Back in 2009, Kikuchi was a prep phenom for Hanamaki Higashi HS, touching the mid-90s with his fastball as a teenager. As he nearly became the first Japanese player ever to bypass the NPB draft and enter MLB directly out of high school, one of the teams courting him was the Texas Rangers, reportedly offering $7 million.
Thad Levine was assistant general manager for the Rangers as they ardently pursued Kikuchi, who opted to remain in Japan at the time. He was also their assistant GM a few years later when they pulled off the landmark Yu Darvish signing.
Levine was Minnesota's GM last offseason when Ohtani – a generational two-way talent out of Japan – became available. At the time, Levine made no secret of his desire to land Ohtani, but his Twins didn't make the final cut. Ohtani ended up having a sensational rookie season for the Angels.
Now, we turn our attention to Kikuchi. Let's be clear: Ohtani he is not (though they did attend the high school). Kikuchi's upside doesn't approach that of Ohtani as a pitcher, and hitting isn't even part of the equation. But the 27-year-old lefty offers a quality arm that would fit snugly within Minnesota's long-term strategy.
La Velle E. Neal III of the Star Tribune tweeted on Friday that the Twins "like Kikuchi and have done a deep dive on him." A day later, the perpetually plugged in Darren Wolfson of KSTP added that the team is "very interested," and that Kikuchi has been scouted extensively by some of the organization's top evaluators.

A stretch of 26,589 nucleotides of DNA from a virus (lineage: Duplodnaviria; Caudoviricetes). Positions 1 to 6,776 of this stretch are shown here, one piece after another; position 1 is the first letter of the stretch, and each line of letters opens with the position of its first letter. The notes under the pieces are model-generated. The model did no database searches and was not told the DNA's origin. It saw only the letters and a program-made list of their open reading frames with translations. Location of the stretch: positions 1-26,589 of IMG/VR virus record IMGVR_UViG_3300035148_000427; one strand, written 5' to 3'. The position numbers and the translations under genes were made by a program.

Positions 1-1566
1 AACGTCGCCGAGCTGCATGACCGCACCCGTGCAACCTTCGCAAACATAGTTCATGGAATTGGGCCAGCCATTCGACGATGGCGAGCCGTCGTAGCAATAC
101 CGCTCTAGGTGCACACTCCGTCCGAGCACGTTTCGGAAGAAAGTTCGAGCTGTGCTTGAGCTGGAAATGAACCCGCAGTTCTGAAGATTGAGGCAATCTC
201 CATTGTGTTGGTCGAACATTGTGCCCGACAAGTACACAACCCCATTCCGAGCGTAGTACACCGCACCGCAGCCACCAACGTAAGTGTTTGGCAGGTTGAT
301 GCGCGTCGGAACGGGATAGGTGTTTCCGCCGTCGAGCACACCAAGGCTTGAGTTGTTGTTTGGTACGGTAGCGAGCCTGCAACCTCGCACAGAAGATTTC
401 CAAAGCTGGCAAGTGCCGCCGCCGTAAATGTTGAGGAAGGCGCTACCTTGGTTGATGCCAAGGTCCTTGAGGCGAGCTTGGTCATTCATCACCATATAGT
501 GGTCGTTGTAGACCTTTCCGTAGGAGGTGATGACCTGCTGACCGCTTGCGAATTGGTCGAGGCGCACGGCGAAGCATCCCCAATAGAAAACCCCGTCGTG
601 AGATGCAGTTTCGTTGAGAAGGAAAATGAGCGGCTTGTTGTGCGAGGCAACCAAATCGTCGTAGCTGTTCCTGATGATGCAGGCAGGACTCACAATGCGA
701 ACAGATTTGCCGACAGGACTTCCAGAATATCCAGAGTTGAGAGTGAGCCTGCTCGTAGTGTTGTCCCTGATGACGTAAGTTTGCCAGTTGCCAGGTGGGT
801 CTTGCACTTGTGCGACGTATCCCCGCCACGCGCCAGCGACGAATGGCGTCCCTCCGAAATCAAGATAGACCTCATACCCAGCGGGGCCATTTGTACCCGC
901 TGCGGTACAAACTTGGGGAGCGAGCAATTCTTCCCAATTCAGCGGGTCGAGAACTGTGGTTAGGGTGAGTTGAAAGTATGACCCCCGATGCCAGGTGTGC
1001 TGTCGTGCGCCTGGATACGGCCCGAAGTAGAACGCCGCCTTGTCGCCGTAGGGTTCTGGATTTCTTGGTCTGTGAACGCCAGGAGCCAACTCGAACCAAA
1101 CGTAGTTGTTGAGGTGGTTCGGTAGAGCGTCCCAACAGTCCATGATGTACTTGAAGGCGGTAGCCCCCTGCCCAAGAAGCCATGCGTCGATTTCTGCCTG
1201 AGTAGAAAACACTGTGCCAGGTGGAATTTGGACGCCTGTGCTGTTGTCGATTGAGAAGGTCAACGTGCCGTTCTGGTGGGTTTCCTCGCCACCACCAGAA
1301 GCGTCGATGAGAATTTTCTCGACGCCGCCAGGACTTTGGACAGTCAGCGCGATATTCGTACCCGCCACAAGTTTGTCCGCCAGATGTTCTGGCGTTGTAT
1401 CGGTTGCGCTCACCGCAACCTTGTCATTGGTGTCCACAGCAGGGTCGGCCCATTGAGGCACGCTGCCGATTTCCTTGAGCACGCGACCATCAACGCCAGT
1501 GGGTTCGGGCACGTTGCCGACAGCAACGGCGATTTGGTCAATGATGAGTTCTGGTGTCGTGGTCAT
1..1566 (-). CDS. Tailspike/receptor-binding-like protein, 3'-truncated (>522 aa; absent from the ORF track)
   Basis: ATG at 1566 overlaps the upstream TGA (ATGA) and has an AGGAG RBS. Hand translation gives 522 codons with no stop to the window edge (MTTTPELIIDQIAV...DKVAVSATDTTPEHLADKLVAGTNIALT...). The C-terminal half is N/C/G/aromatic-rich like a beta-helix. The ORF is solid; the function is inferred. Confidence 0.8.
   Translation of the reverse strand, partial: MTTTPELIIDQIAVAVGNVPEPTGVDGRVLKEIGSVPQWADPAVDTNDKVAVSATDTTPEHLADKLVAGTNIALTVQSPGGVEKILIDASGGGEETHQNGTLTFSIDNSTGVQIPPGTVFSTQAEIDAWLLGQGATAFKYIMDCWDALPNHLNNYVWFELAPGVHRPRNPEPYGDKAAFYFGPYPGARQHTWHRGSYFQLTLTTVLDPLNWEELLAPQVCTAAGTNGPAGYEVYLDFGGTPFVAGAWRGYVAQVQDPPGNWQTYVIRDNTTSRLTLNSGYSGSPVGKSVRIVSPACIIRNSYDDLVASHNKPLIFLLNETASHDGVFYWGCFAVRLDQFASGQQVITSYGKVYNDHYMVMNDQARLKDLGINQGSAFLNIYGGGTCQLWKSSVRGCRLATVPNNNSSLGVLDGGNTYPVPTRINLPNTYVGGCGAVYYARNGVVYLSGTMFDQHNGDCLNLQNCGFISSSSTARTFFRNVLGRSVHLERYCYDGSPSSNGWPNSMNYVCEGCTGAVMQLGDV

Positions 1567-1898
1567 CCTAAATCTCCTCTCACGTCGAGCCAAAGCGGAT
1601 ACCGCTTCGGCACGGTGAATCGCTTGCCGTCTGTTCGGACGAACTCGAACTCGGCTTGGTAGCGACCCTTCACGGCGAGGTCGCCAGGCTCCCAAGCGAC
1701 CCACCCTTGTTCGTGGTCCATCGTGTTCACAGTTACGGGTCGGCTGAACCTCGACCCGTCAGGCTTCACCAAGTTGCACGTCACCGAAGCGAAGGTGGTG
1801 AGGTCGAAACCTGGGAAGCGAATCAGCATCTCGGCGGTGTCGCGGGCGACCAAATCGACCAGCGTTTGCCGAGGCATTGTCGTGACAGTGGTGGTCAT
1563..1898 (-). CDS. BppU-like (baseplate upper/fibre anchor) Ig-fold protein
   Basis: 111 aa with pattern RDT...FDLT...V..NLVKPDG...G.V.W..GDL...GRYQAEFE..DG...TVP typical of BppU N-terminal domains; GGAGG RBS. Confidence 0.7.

It isn't hard to see why Kikuchi would be of great interest to the Twins. First of all, they have plenty of money to spend. Secondly, they could use another starter – ideally a younger one who can pair with Jose Berrios as entrenched rotation fixtures.
There is much to like about Kikuchi, who owns a 2.81 ERA and 1.17 WHIP in around 1,000 NPB innings. While it's tempting to draw up glitzy Ohtani comparisons, the more plausible comp is right-hander Miles Mikolas.
Mikolas was a former seventh-round draft pick of the Padres who headed to Japan to re-establish himself after washing out of affiliated ball in his mid-20s. During his time with the Yomiuri Giants, he posted numbers that were similar in many ways to Kikuchi with the Saitama Seibu Lions – very strong, but not out-of-this-world overpowering or dominant. Last winter, Mikolas sought to return to the majors at age 28.
The Cardinals signed him to a two-year deal worth $15.5 million, and boy has that investment paid off. Mikolas was phenomenal in 2018, finishing 18-4 with a 2.38 ERA and 1.07 WHIP in 200 innings. He finished sixth in the NL Cy Young voting.
The two aren't mirror images by any means. Mikolas has superior command, which was his calling card during a stellar reintroduction to the majors. But Kikuchi probably has the better repertoire, highlighted by a swing-and-miss slider. And he's a lefty.
Mikolas is an encouraging precedent, both in terms of process and results. The Cards were able to add him cheaply, because of the inherent question marks in translating performance from a foreign league, but he was more than up to the task. Kikuchi will require more to sign than Mikolas, but he'll still be far cheaper than, say, Patrick Corbin (who is incidentally a pretty similar pitcher in the FB/SL southpaw mold).